Space Suits - Definitions for the Clothing & Textile Industry

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A space suit is a complex system of garments and equipment and environmental systems designed to keep a person alive and comfortable in the harsh environment of outer space. This applies to extra-vehicular activity outside spacecraft orbiting Earth and has applied to walking, and riding the Lunar Rover, on the Moon.

Some of these requirements also apply to pressure suits worn by people such as high-altitude fighter pilots who may fly so high that breathing pure oxygen at surrounding pressure would not provide enough oxygen for them to function: see hypoxia.

Spacesuit requirements

Several things are needed for the spacesuit to function properly in space. It must provide:

  • a stable internal pressure. This can be less than earth's atmosphere, as there is usually no need for the spacesuit to carry nitrogen.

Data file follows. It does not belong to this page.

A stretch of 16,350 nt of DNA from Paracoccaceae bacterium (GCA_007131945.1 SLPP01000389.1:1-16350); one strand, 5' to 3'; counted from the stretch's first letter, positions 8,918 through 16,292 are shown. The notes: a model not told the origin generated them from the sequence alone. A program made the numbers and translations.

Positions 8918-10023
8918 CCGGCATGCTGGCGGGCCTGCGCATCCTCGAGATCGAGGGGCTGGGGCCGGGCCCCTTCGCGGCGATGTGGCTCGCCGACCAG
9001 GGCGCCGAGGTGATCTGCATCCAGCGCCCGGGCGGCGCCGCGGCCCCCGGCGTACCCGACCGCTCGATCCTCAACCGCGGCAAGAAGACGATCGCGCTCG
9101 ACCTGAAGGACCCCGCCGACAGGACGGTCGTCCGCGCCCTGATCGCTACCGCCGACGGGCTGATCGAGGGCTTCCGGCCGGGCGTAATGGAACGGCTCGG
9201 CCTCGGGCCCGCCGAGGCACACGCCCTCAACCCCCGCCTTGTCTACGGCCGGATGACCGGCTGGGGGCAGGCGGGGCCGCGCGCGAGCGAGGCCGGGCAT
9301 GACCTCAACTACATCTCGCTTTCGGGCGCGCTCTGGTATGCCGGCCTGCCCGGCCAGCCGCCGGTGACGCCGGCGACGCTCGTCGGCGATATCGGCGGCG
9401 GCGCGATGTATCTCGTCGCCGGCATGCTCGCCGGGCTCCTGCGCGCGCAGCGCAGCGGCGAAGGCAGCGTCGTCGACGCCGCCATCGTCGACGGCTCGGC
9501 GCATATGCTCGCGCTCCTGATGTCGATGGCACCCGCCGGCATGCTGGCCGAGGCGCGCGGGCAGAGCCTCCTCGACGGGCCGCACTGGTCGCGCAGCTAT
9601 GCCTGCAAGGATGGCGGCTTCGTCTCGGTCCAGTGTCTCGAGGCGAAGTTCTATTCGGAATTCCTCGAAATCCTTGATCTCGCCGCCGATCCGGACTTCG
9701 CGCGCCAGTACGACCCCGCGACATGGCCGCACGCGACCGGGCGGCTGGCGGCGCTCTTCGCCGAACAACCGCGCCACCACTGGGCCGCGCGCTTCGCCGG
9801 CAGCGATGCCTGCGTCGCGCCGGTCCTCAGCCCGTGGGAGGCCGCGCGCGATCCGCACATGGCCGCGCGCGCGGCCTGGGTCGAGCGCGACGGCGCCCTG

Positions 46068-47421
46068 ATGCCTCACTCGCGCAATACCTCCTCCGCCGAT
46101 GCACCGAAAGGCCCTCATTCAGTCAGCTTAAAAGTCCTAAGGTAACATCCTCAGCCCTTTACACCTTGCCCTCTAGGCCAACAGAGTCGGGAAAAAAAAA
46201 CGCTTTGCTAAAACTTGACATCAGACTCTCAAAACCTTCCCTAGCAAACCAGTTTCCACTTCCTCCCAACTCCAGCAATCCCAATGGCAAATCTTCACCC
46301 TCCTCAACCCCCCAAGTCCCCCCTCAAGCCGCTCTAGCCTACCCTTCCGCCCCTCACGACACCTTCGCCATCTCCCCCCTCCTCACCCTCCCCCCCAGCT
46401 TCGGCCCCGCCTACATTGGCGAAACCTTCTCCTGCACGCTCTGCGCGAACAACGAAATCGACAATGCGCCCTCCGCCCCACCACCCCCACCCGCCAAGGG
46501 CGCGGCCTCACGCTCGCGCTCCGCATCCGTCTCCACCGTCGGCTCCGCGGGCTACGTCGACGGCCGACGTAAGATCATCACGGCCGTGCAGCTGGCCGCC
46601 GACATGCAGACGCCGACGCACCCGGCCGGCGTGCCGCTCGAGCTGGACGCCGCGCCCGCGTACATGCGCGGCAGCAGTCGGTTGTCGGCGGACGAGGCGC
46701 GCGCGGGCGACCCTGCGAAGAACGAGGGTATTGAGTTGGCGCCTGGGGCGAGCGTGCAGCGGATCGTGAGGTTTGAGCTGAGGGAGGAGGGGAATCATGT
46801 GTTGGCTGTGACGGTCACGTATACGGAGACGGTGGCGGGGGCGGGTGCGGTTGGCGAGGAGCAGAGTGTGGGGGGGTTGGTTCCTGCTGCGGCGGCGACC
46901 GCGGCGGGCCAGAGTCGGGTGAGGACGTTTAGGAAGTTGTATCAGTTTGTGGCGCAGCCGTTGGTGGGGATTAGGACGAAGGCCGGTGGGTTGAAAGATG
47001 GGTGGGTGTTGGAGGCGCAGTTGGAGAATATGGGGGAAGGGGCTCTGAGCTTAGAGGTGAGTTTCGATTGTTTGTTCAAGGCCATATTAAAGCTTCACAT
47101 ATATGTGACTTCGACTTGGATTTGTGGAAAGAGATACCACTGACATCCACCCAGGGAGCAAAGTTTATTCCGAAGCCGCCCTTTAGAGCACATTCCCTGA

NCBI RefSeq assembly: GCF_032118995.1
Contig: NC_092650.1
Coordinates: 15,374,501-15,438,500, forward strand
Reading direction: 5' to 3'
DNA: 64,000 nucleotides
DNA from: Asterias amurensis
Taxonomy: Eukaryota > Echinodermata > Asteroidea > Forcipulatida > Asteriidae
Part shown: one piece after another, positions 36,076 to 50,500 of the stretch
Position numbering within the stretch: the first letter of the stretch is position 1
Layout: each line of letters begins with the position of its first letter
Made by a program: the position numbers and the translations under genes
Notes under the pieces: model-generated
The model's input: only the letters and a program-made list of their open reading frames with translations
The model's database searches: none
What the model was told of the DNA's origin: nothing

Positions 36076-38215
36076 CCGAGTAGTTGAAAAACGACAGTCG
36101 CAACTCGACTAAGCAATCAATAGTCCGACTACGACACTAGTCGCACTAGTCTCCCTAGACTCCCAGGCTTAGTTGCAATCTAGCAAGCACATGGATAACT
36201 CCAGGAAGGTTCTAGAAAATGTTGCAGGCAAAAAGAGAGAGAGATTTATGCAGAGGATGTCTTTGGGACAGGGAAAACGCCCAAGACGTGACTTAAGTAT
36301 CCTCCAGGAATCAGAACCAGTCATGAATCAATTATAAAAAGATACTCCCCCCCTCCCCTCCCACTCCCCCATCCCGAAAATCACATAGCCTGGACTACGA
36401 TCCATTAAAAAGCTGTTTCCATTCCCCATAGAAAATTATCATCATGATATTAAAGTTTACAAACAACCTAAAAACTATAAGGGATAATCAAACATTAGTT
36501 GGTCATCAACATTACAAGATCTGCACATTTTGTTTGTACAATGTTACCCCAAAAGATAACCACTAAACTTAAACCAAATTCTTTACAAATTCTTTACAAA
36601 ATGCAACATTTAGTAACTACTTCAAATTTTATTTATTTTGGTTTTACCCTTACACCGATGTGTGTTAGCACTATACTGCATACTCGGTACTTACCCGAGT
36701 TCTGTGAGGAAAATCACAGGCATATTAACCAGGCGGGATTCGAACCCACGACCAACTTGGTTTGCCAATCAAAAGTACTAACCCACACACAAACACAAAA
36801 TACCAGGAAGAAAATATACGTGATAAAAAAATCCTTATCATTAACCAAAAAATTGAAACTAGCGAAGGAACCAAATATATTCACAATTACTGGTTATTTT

• breathable oxygen. Usually a rebreather is used along with a supply of fresh oxygen.
  • temperature regulation. Heat can only be lost in space by thermal radiation, or conduction with objects in physical contact with the space suit. Since heat is lost very slowly by radiation, a space suit almost always has only a cooling system and heavy insulation on the hands and possibly feet.
  • electromagnetic radiation shielding.
  • micrometeoroid protection.
  • mobility.
  • a communication system.
  • means to recharge and discharge gases and liquids.
  • a means to maneuver, dock, release, and tether on space craft.

Theories of spacesuit design

A space suit should allow its user natural and unencumbered movement. The only way this is possible is for the space suit to maintain a constant volume no matter what position the wearer is in. This is because mechanical work is needed to change the volume of a constant pressure system. If moving an arm or hand causes a change in the volume of the space suit, then the astronaut has to do extra work every time he bends that joint, and he has to maintain a force to keep the joint bent. Even if this force is very small, it can be seriouly fatiguing to constantly fight against your suit. It also makes delicate movements very difficult.